Skip navigation
Timeline / Defining Rights and Responsibilities / 1890: U.S. Cavalry massacres Lakota at Wounded Knee

1890: U.S. Cavalry massacres Lakota at Wounded Knee

The U.S. Army’s 7th Cavalry arrives at Wounded Knee, near Wounded Knee Creek, South Dakota, where Big Foot’s Lakota band are camped on the morning of December 29. Women and children, numbering about 230, are in their tipis, while the men, about 120, hold council. On this morning, 470 troops surround the camp; four Hotchkiss rapid-fire artillery guns are trained on the camp from a nearby hill. A shot is fired, perhaps by accident, and the soldiers and Lakota warriors begin firing.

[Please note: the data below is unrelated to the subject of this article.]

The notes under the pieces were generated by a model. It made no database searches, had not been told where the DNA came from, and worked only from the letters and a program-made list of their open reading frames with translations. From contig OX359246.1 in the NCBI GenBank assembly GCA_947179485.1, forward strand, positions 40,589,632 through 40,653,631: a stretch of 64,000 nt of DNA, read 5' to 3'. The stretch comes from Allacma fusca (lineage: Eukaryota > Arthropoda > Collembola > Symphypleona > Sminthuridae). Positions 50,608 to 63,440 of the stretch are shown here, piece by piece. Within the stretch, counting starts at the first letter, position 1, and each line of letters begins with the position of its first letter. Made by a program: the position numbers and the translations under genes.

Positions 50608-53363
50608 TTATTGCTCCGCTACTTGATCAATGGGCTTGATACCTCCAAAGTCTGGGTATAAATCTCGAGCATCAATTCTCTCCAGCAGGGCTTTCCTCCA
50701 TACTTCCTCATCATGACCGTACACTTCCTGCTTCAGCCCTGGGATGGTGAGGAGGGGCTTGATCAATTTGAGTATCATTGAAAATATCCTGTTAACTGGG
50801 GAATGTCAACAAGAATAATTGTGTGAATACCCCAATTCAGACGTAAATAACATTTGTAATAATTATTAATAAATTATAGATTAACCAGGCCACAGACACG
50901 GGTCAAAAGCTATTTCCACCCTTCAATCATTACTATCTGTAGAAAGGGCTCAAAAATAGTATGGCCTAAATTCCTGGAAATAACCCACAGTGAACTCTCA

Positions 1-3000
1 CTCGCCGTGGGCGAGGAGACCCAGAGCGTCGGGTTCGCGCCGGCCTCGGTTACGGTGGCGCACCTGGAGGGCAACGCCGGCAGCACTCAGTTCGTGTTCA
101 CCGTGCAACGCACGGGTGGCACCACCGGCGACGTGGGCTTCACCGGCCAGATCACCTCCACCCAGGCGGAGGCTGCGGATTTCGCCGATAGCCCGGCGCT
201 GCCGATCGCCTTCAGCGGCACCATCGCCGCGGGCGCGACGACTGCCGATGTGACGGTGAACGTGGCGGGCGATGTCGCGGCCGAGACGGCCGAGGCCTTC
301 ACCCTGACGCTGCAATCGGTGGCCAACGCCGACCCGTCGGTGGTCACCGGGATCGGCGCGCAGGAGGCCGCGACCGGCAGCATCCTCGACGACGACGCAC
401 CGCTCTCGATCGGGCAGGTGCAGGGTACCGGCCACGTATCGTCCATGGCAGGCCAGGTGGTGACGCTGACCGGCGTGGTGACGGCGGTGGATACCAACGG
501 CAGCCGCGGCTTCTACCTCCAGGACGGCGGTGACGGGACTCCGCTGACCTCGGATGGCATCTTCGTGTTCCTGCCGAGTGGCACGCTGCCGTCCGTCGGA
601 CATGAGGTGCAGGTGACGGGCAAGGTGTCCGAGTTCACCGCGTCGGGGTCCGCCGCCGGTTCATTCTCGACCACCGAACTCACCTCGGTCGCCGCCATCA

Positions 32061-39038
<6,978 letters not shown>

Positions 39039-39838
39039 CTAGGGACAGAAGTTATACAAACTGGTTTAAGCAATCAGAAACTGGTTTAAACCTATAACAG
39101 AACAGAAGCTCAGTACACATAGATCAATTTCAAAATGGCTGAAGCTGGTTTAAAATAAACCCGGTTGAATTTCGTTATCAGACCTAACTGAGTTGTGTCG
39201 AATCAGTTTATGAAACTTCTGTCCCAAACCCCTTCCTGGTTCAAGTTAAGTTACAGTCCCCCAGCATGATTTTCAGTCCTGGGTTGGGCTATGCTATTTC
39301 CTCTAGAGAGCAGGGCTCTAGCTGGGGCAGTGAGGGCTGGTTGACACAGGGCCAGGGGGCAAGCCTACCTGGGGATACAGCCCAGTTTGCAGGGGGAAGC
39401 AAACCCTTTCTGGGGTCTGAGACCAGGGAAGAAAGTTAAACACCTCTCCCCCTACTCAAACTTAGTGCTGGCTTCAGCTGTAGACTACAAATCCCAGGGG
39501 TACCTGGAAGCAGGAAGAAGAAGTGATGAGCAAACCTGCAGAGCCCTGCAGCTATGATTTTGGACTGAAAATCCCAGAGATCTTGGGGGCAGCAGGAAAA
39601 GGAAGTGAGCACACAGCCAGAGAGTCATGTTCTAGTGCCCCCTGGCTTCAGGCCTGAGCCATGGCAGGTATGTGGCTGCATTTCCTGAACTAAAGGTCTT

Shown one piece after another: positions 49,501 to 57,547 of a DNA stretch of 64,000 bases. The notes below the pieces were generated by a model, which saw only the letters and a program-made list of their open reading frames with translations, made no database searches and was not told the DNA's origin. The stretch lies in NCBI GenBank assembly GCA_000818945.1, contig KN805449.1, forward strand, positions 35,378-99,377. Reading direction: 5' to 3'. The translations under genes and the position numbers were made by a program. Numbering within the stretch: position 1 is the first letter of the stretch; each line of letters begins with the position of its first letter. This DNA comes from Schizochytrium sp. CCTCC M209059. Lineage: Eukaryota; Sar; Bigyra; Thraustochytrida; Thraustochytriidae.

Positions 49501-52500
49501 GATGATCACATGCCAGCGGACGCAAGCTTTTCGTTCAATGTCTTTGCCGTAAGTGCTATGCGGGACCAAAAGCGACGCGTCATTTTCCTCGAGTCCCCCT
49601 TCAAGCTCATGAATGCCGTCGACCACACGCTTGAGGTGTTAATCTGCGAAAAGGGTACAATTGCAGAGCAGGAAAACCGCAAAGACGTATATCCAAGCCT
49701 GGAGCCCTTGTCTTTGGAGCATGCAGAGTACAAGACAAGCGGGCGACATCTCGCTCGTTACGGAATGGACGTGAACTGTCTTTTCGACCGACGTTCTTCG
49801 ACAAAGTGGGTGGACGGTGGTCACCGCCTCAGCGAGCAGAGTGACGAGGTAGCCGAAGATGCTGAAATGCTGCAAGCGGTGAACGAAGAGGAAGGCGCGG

At Wounded Knee, Indian women and children are hunted down, even as they flee. Whole families are wiped out. Miles away, a Dakota doctor named Charles Eastman strains to hear what sounds like gunfire. More than 153 Lakota men, women, and children are killed, as well as 25 U.S. soldiers.

Native Rights
Great Plains

1 / 2

Ghost dance participants Chief Kicking Bear, Young Man Afraid, and Standing Bear,1891. Though the U.S. government has cut food rations guaranteed by treaty in return for lands taken, and epidemics are killing the Lakota, the sacred promises of the Ghost Dance give the band hope.

Courtesy Denver Public Library, Western History Collection.

2 / 2

Soldiers from Battery "E" of the 1st Artillery posed with three Hotchkiss artillery guns in front of Army tents in South Dakota, 1891. Hotchkiss guns were used in Army campaigns against Native peoples.

Courtesy Library of Congress